Cowboys reflect on game ahead of latest meeting with Sooners

Oklahoma State sophomore defensive end Collin Oliver celebrates after one of his two sacks during the Cowboys’ 20-14 win over Iowa State on Nov. 12 at Boone Pickens Stadium.

STILLWATER — Oklahoma State football coach Mike Gundy remembers exactly how rivalries used to be before exchanging his helmet for a headset in 1990.

It wasn’t just something he embraced during his time as OSU’s quarterback in the late 1980s, either. It stems from his time as the top high school player in the state at Midwest City. And he made sure to fill everyone in during his weekly availability Monday afternoon.

“We didn’t like the other team. We didn’t want to talk to ‘em,” Gundy said. “When I was at Midwest City, I didn’t want to talk to people from Del City. We tried to take their girls.”

Ahead of the No. 24 Cowboys’ 117th all-time meeting with rival Oklahoma in the Bedlam Series, Gundy doesn’t think the two teams – or any two teams in college football, for that matter – carry the same hatred they once did.

Things have drastically changed since his playing days, and after 18 years at the helm of the program, he’s observed and said he believes that rivalries are becoming less of a deal to players now than they used to be.

“Our players, as well as everybody else’s players in college football, they communicate through social media,” Gundy said. “Like, they’ll talk to players on the team before we go play ‘em on Saturday.”

That doesn’t meaning that disdain completely vanishes, though.

“They’re gonna practice hard. They wanna compete. They wanna win, don’t get me wrong,” Gundy said of his players. “But I just don’t know if there’s the bitter rivalry anymore with young people.”

Gundy is right, too. Kind of.

Some of the things might’ve changed with today’s generation. And yes, his players might occasionally have friends on the other team. But Cowboys center Joe Michalski sees it differently.

He enjoys playing against a familiar face or an old friend. Not for those 60 minutes, though.

“It’s good to relish in those moments if you have people like that, because you don’t get those very often,” said Michalski, a redshirt junior. “But the rivalries still remain bitter. Up until the end of the game, it’s on.”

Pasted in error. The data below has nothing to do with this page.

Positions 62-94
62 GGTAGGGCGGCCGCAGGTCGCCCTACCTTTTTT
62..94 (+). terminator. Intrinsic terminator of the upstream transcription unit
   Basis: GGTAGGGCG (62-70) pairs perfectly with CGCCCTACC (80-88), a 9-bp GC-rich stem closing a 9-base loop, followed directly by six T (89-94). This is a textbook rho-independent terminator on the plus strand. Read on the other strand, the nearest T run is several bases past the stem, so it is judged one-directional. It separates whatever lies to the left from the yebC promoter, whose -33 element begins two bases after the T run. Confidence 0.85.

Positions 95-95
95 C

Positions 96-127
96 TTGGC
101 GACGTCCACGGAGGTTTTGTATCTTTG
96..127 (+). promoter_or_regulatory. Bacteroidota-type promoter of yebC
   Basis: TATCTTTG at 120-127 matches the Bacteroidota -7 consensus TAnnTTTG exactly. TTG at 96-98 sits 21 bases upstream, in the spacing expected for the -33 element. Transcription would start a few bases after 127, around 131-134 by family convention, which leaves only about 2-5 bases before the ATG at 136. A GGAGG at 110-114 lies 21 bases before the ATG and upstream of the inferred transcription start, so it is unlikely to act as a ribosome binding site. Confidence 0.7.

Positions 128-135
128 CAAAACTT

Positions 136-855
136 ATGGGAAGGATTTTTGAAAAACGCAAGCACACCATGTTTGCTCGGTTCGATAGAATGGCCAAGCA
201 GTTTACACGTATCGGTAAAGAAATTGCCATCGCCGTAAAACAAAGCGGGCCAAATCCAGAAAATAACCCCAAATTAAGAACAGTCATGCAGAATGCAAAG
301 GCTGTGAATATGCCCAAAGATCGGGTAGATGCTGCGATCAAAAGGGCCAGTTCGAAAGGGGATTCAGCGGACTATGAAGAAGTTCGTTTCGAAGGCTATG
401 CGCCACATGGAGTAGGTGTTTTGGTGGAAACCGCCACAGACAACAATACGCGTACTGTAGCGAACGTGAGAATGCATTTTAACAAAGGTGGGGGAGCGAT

Bedlam creates a different dynamic for everyone involved, and OSU junior wideout Brennan Presley is no different. A native of Tulsa and graduate of Bixby, Presley grew up with this game circled on the schedule every year.

That’s what made his 100-yard kickoff return for a touchdown against the Sooners in 2021 so endearing. It’s a dose of nostalgia from a few years ago, when he watched former Cowboy Tyreek Hill run a punt back to the end zone to help OSU notch a win over OU in 2014.

With the Sooners making the move to the SEC in the near future, and with the Cowboys having their nonconference slate scheduled for the distant future, there aren’t too many editions of the series left. After this year, there will only be two, and Presley can’t wait to play in both of them.

“Being in the position to where I can affect the outcome, it just makes it that more special,” Presley said. “But, I mean, the game is always gonna be a special game.”

This year’s meeting between the Cowboys and Sooners comes with nearly uncharted territory. It’s the middle of November, there are two weeks left in the regular season, and OU (5-5, 2-5 Big 12 Conference) isn’t bowl eligible. And despite being bowl eligible, OSU (7-3, 4-3 Big 12) will enter the Week 11 contest in search of only its third win since Oct. 8.

This Saturday presents opportunities for both programs to reach marks.

For the Sooners, a win would mean their season will live on after the regular season. For the Cowboys, that would mean back-to-back wins in the series for the first time since 2001-02.

“Whenever we get to meet up with them, it doesn’t matter,” Presley said. “The record doesn’t matter. We could go two-and-eight, they could go one-and-seven, but when we meet up it’s the biggest game of the year.”

“I think it’d feel real good knowing that OU has to win their last game of the season to be bowl eligible,” Cowboys defensive end Brock Martin said. “Going in Saturday, we’re gonna kind of know what’s going on with that.”

In some ways, maybe Gundy was right. Maybe there isn’t as much animosity surrounding rivalries, and this one in particular, when it comes to the players. But, he said, there’s always going to be tension between the fanbases.

And in some ways, maybe Gundy was wrong. There aren’t too many chances left for each program to claim bragging rights, and soon, either the Cowboys or Sooners will claim bragging rights one final time in the foreseeable future.

That’s what makes this rivalry everything it’s ever been, everything it is and everything it’ll ever be.

“We could probably play in the backyard and it’d still be the same emotional effect,” Presley said. “It’s always gonna be Bedlam.”

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